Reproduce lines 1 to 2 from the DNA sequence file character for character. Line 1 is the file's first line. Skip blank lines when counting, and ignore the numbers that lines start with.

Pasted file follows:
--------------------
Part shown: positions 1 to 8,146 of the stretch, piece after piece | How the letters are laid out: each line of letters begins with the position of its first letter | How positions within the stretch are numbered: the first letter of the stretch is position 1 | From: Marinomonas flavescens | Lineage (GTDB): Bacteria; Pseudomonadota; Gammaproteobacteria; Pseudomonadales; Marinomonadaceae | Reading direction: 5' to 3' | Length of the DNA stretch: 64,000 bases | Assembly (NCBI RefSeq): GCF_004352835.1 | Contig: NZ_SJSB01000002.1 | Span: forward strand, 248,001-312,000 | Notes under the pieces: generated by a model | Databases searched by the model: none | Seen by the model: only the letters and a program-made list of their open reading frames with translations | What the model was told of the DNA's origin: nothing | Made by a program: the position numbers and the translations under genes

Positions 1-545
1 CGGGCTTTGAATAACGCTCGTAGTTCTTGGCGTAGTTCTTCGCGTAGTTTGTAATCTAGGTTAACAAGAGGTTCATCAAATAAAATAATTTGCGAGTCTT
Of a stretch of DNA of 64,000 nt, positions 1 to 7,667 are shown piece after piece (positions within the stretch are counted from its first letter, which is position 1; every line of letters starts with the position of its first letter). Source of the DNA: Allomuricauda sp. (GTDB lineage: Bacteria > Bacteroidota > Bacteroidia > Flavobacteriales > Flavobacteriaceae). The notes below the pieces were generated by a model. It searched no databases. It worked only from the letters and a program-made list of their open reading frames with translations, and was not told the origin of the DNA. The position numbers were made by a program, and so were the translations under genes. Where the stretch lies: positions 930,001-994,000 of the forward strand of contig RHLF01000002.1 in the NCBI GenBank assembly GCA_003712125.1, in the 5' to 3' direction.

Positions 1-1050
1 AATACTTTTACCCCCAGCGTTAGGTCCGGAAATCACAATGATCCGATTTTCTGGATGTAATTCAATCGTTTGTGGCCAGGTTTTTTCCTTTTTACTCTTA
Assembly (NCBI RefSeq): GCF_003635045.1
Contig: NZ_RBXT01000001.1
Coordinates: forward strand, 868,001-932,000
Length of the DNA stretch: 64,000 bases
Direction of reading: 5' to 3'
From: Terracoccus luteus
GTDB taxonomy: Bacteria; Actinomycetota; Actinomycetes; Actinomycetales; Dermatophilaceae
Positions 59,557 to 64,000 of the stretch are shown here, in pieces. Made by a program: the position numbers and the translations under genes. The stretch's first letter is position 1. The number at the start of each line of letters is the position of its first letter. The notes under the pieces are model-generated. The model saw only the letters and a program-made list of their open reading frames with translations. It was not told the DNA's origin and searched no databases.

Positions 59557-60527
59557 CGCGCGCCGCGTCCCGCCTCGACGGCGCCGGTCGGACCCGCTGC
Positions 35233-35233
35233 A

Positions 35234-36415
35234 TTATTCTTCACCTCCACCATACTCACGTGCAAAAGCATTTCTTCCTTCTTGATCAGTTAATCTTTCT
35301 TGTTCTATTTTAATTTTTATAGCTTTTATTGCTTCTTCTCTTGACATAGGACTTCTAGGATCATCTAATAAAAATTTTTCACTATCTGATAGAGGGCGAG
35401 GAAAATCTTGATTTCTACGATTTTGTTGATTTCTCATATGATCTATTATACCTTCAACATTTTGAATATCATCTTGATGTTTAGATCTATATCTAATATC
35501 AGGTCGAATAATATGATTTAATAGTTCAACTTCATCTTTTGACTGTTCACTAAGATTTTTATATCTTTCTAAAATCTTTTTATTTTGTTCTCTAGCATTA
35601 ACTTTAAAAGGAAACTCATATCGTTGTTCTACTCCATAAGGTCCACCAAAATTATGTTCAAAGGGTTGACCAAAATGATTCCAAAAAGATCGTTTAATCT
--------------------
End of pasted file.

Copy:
Part shown: positions 1 to 8,146 of the stretch, piece after piece | How the letters are laid out: each line of letters begins with the position of its first letter | How positions within the stretch are numbered: the first letter of the stretch is position 1 | From: Marinomonas flavescens | Lineage (GTDB): Bacteria; Pseudomonadota; Gammaproteobacteria; Pseudomonadales; Marinomonadaceae | Reading direction: 5' to 3' | Length of the DNA stretch: 64,000 bases | Assembly (NCBI RefSeq): GCF_004352835.1 | Contig: NZ_SJSB01000002.1 | Span: forward strand, 248,001-312,000 | Notes under the pieces: generated by a model | Databases searched by the model: none | Seen by the model: only the letters and a program-made list of their open reading frames with translations | What the model was told of the DNA's origin: nothing | Made by a program: the position numbers and the translations under genes

Positions 1-545